"It helps to give ethanol and other renewables a boost," Brian Jennings, executive vice president of the American Coalition for Ethanol, told United Press International. "It is always significant to have the president specifically discuss expanding ethanol."

Brian Jennings might be surprised to learn that his ethanol scooby snack shill job puts him lower on the karmic energy totem pole than Dennis Lee, pickle juice man.

Wednesday, February 08, 2006

When Doomers Attack

Exxon: America will always rely on foreign oil
Feb 7, 2006 — HOUSTON (Reuters) - The United States will always rely on foreign imports of oil to feed its energy needs and should stop trying to become energy independent, a top Exxon Mobil Corp. executive said on Tuesday.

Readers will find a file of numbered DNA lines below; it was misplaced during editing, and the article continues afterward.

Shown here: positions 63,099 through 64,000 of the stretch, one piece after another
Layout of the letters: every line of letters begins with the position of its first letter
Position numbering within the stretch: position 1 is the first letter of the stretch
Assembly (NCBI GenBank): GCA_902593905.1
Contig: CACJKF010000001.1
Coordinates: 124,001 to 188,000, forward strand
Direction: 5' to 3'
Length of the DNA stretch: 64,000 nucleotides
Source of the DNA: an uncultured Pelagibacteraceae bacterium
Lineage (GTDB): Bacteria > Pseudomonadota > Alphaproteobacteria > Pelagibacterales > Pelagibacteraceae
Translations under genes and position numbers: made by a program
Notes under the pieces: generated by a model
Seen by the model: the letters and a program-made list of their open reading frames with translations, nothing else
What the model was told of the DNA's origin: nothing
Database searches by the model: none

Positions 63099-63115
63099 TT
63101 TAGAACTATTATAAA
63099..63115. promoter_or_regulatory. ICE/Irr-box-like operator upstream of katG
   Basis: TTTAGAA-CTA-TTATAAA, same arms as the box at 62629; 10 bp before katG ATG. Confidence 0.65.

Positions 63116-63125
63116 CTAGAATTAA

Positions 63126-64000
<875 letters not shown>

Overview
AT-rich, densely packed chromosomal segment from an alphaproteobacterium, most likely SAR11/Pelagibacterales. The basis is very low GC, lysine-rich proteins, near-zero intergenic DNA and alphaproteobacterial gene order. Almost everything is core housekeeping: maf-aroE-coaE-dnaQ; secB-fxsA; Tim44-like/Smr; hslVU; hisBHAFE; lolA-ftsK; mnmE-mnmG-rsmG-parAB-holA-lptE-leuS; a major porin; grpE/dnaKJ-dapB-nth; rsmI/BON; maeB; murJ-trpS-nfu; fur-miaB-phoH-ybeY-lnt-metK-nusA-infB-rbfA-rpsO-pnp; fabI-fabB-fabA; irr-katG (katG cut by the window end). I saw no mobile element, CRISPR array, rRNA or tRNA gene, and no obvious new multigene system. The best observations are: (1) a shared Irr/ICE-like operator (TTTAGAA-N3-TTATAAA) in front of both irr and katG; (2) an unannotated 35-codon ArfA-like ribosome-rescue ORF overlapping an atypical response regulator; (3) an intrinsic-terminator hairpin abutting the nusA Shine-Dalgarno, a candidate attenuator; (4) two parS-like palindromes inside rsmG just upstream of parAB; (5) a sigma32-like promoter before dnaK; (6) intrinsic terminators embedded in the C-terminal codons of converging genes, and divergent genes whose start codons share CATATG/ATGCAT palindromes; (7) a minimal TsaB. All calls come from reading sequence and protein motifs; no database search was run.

"Realistically, it is simply not feasible in any time period relevant to our discussion today," Exxon Mobil Senior Vice President Stuart McGill said, referring to what he called the "misperception" that the United States can achieve energy independence.

My oh my. Exxon Mobil, verified evil liars, instructs the United States on no uncertain terms to bury their head in the sand.

Clearly story line Exxon Mobil favors is the one where they Pimp American Freedom to the Middle East, rather than, as the President suggested, the Oil Company as Drug Pusher.

Whatever. Ethics is tricky. Dance with the tar baby that brung you.

Peak Oil is the driver, yet it is still the unspoken elephant in the room for the biggest players, be they presidents or oil companies.

Friday, February 03, 2006